What would YOU do? Primetime Caught in the Act

Alright, so I get this email from Asylum Staff member, @Chey_Marly_mom and began reading it. If we had been face to face I would have probably been cautious about displaying my laughter. I thought about how common this situation described in the email doubtlessly occurs, and asked her to share with Asylum. She reluctantly agreed to humor my wishes(and this is why we love her!). So, the email was discussing…wait, I don’t want to give away any spoilers…read what happened for your Self, and please add a comment.

My husband & I are almost always on opposite ends of the spectrum when it comes to what we enjoy watching on television. This pretty much makes our viewing pleasures a solo deal. Nevertheless, we’ve recently discovered a program that has really piqued both our interest, the title of which: “Primetime: What would YOU do?” It is a show whose producers create scenarios in public places for the purpose of aggravating the moral sensibilities of random unknowing people by simulating seemingly disturbing acts or behaviors for an unscripted reaction. I felt the title and premise of the show is ironically fitting for this post about a recent matter my husband and I experienced during a much more significant and pleasurable activity that we’ve never had a problem agreeing upon and have committed to do with each other as often as possible. I say all that to say, our 4 year old Babygirl caught us in the act of our interests being peaked[Editor’s note: I’m sorry! I just couldn’t help my Self, the unintentional pun was just perfect, so I didn’t change the spelling. – Owl] during our own “primetime” so to speak.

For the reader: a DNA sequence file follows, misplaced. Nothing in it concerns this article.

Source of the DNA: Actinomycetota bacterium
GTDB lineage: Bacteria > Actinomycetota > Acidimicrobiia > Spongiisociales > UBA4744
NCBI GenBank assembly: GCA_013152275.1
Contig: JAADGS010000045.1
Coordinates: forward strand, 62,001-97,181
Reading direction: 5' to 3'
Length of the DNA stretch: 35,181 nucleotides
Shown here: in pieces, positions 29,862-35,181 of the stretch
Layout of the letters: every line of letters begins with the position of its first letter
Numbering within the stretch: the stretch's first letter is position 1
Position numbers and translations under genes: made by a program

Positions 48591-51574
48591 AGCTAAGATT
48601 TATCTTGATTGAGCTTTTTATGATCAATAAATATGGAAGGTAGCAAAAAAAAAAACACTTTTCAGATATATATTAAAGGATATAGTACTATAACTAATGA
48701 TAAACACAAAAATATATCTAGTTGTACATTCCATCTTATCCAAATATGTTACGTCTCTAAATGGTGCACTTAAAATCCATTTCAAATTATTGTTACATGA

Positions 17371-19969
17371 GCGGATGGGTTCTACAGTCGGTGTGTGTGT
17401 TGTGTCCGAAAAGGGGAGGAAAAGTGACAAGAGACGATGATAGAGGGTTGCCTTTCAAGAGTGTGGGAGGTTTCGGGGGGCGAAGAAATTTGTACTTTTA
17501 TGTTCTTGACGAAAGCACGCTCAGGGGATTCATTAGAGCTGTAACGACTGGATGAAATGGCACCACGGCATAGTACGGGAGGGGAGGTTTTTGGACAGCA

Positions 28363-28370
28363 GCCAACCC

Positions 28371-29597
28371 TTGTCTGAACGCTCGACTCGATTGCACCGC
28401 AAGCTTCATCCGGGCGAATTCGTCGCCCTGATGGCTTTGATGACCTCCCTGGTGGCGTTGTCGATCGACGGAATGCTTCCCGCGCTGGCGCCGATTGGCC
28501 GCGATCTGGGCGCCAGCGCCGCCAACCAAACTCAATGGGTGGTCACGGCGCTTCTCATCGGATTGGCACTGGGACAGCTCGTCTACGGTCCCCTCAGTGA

*wipes sweat from brow* There I’ve said it.

Now I know you’re wondering… ”What did you do?” (See why this title works?)Well… Considering we couldn’t determine how long we had an audience, and I had only observed that she was standing about a foot from the bedside when the rhythm suddenly came to a halt and prompted me to open my eyes inquisitively, and exclaim within a nanosecond of the observation: “Hi Mama, Daddy was just giving Mommy a big ole hug, right Daddy?”He nods in agreement…”What’s the matter, how come you’re out of bed?” “Are you thirsty?” and more questions I rattled off to redirect her attention, that I don’t recall but allowed the Mr. to slide over and me to pull the covers to my chin while talking and wiggling into my nightgown. As she sleepily rubbed her eyes, gazed to and from us and the TV, and answered that she was thirsty, I promptly escorted her to the kitchen for a drink, tucked her back in her bed and never uttered a word about what had just transpired. I mean I did just tell her “Daddy was giving Mommy a hug” right? RIGHT!!!